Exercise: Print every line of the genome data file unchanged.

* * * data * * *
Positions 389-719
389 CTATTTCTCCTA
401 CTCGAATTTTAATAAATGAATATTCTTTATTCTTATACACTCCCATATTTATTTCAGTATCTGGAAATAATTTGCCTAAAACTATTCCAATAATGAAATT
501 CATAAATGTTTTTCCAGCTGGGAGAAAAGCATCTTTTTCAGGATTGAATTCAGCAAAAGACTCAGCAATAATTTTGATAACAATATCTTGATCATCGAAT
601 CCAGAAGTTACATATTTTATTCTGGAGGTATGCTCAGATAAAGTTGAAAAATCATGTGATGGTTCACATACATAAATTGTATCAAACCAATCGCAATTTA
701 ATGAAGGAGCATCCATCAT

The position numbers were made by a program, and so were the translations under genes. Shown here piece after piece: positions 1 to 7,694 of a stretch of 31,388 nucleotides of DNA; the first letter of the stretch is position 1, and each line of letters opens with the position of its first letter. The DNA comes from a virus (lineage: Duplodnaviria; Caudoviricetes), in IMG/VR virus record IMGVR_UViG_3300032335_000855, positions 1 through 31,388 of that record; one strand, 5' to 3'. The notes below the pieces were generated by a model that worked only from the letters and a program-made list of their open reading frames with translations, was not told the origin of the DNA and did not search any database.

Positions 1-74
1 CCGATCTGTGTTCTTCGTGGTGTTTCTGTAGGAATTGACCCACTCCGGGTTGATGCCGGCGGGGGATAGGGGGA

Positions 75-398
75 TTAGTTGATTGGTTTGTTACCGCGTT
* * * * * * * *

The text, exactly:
Positions 389-719
389 CTATTTCTCCTA
401 CTCGAATTTTAATAAATGAATATTCTTTATTCTTATACACTCCCATATTTATTTCAGTATCTGGAAATAATTTGCCTAAAACTATTCCAATAATGAAATT
501 CATAAATGTTTTTCCAGCTGGGAGAAAAGCATCTTTTTCAGGATTGAATTCAGCAAAAGACTCAGCAATAATTTTGATAACAATATCTTGATCATCGAAT
601 CCAGAAGTTACATATTTTATTCTGGAGGTATGCTCAGATAAAGTTGAAAAATCATGTGATGGTTCACATACATAAATTGTATCAAACCAATCGCAATTTA
701 ATGAAGGAGCATCCATCAT

The position numbers were made by a program, and so were the translations under genes. Shown here piece after piece: positions 1 to 7,694 of a stretch of 31,388 nucleotides of DNA; the first letter of the stretch is position 1, and each line of letters opens with the position of its first letter. The DNA comes from a virus (lineage: Duplodnaviria; Caudoviricetes), in IMG/VR virus record IMGVR_UViG_3300032335_000855, positions 1 through 31,388 of that record; one strand, 5' to 3'. The notes below the pieces were generated by a model that worked only from the letters and a program-made list of their open reading frames with translations, was not told the origin of the DNA and did not search any database.

Positions 1-74
1 CCGATCTGTGTTCTTCGTGGTGTTTCTGTAGGAATTGACCCACTCCGGGTTGATGCCGGCGGGGGATAGGGGGA

Positions 75-398
75 TTAGTTGATTGGTTTGTTACCGCGTT